Speaker Bio

Mohammad Adibuzzaman, Purdue


Peter Bailis, Stanford Computer Science

Peter Bailis is an assistant professor of Computer Science at Stanford University. Peter's research in the Stanford DAWN project (http://dawn.cs.stanford.edu) focuses on the design and implementation of post-database data-intensive systems. He received a Ph.D. from UC Berkeley in 2015 and an A.B. from Harvard College in 2011, both in Computer Science.

Chaitanya Baru, National Science Foundation (NSF)

Dr. Chaitanya Baru is Senior Advisor for Data Science in the Computer and Information Science & Engineering Directorate at the National Science Foundation, Alexandria, VA. He co-chairs the NSF working group for the Harnessing the Data Revolution Big Idea and also has responsibility for the cross-Foundation BIGDATA research program. He is advisor to the NSF Big Data Regional Innovation Hubs and Spokes program (BD Hubs/Spokes) and was engaged in the development of the NSF Transdisciplinary Research in Principles of Data Science (TRIPODS) program. He co-chairs the Big Data Interagency Working Group—which is part of the Networking and IT R&D program of the National Coordination Office, White House Office of Science and Technology Policy—and is a primary co-author of the Federal Big Data R&D Strategic Plan (released May 2016). Dr. Baru is on assignment at NSF from the San Diego Supercomputer Center (SDSC), University of California San Diego, where he is a Distinguished Scientist and Director of the Advanced Cyberinfrastructure Development Group (acid.sdsc.edu) and the Center for Large-scale Data Systems Research (CLDS).

Stephen Brobst, Teradata

Stephen Brobst is the Chief Technology Officer for Teradata Corporation.  Stephen performed his graduate work in Computer Science at the Massachusetts Institute of Technology where his Masters and PhD research focused on high-performance parallel processing. He also completed an MBA with joint course and thesis work at the Harvard Business School and the MIT Sloan School of Management.
Stephen is a TDWI Fellow and has been on the faculty of The Data Warehousing Institute since 1996.  During Barack Obama's first term he was also appointed to the Presidential Council of Advisors on Science and Technology (PCAST) in the working group on Networking and Information Technology Research and Development (NITRD).  In 2014 he was ranked by ExecRank as the #4 CTO in the United States (behind the CTOs from Amazon.com, Tesla Motors, and Intel) out of a pool of 10,000+ CTOs.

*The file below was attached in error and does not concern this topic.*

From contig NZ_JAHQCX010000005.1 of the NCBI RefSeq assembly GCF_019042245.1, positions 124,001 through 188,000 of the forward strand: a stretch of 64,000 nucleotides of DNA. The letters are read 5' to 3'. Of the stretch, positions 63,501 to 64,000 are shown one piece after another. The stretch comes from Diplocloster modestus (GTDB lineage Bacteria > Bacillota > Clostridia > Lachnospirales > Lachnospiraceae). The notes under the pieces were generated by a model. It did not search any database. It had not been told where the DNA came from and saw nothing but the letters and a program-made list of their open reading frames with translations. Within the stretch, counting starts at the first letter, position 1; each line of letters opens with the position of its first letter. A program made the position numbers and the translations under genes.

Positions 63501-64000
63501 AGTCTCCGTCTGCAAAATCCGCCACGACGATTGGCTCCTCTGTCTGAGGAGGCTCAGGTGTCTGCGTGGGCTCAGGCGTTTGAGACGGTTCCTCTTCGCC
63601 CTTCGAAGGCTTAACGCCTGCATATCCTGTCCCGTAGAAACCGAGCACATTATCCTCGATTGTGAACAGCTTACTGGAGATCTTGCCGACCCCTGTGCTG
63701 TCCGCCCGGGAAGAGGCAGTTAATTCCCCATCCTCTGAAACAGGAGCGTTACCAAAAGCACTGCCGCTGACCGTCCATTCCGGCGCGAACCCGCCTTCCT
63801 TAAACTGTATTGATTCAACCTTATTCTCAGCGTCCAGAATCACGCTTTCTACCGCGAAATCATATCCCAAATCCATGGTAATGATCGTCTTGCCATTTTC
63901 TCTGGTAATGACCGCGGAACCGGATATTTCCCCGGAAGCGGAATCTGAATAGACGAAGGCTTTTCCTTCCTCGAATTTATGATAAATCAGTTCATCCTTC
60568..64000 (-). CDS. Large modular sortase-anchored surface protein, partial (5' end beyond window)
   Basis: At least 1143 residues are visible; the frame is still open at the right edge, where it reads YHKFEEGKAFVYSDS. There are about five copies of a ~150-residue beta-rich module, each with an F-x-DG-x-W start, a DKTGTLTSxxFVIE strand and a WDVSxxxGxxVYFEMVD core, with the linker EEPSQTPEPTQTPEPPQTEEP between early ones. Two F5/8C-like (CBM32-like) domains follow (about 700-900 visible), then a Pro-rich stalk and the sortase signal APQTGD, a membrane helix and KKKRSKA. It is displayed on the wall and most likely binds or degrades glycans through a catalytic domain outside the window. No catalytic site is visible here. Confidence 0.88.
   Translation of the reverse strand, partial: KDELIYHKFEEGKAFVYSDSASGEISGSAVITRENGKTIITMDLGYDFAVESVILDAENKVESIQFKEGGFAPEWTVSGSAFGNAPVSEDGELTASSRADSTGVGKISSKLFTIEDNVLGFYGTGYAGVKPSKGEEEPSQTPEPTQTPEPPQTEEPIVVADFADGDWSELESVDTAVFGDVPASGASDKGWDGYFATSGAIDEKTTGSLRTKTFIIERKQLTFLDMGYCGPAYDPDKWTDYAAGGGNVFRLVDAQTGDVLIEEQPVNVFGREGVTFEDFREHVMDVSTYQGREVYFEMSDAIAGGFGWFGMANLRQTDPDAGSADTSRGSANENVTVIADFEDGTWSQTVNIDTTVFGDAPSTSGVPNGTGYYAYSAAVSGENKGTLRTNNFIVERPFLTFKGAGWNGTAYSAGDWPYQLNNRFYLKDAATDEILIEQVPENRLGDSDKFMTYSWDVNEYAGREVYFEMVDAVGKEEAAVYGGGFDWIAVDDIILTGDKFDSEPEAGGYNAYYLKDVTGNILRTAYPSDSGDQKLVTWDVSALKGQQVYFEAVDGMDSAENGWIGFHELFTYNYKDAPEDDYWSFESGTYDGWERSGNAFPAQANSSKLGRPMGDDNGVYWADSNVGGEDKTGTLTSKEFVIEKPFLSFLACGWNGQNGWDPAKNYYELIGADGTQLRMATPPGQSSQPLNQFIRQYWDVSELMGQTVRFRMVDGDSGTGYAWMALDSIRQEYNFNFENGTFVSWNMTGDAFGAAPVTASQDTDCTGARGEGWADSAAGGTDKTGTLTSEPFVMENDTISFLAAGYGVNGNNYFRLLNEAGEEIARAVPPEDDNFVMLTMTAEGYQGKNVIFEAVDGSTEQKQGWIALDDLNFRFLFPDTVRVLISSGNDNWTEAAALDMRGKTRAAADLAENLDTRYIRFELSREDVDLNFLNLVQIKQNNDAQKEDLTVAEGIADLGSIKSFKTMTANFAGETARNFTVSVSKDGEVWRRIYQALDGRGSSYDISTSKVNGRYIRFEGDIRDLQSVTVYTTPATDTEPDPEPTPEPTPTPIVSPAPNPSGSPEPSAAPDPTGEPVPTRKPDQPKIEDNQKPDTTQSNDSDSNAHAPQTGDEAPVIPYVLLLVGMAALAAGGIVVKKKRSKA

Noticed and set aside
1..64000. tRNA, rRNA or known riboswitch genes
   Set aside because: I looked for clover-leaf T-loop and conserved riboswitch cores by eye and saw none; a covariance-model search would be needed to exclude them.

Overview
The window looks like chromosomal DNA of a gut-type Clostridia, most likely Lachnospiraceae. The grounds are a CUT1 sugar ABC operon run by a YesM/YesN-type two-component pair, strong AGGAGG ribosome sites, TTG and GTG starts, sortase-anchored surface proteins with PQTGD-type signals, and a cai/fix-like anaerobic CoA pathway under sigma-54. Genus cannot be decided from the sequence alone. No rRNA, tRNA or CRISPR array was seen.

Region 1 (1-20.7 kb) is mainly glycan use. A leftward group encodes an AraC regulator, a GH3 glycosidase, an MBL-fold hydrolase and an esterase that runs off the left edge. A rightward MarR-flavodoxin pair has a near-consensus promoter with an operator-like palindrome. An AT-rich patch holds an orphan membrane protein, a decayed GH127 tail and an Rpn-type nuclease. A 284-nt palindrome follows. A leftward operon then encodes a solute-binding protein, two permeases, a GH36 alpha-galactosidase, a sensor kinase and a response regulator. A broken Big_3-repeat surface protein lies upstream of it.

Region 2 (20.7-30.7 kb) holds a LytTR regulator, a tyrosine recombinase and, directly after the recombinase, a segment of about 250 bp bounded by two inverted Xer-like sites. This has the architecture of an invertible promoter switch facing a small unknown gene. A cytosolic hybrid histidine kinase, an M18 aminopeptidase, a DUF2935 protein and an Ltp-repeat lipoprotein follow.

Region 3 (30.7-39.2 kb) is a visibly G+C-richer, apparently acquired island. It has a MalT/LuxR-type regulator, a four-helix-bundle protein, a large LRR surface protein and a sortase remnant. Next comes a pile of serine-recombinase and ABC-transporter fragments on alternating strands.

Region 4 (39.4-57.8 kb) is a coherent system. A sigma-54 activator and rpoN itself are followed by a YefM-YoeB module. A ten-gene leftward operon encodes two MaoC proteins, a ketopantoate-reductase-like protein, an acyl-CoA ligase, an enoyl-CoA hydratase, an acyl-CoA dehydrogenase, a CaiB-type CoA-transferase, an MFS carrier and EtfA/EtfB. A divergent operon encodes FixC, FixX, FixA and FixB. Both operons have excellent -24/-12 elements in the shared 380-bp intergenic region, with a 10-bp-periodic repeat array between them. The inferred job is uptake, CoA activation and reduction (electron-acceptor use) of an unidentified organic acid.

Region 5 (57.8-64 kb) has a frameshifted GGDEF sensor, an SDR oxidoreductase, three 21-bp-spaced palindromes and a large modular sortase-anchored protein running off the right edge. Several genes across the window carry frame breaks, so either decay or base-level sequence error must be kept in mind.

Surajit Chaudhuri, Microsoft

Surajit Chaudhuri is a Distinguished Scientist at Microsoft Research and leads the Data Management, Exploration and Mining group. He also works closely with Microsoft\u2019s Cloud and Enterprise Division. Surajit\u2019s current areas of interest are Big Data platforms, self-manageability, and cloud database services. Working with his colleagues in Microsoft Research, he helped incorporate the Database Engine Tuning Advisor and Data Cleaning technology in Microsoft SQL Server. Surajit is an ACM Fellow, a recipient of the ACM SIGMOD Edgar F. Codd Innovations Award, ACM SIGMOD Contributions Award, a VLDB 10-year Best Paper Award, and an IEEE Data Engineering Influential Paper Award.

Jason Crane, UCSF

Jason Crane is director of scientific software in the Surbeck Laboratory for Advanced Imaging in the Department of Radiology and Biomedical Imaging at UCSF.  His interests are in the areas of spectroscopic imaging, translational medical imaging research, scientific software and high-performance computing.  He holds a PhD in physical chemistry from UC Berkeley.

Somalee Datta, Stanford School of Medicine

I am a technologist with a passion for making an impact on healthcare. I am currently working at the intersection of Big Data and Biomedicine. I believe that with the explosion of data in healthcare and with new methods to analyze such large amounts of data, we will see massive changes in how human diseases are addressed via novel drugs, large scale genomics, wearable sensors, and software to tie it all together. I want to drive part of this revolution.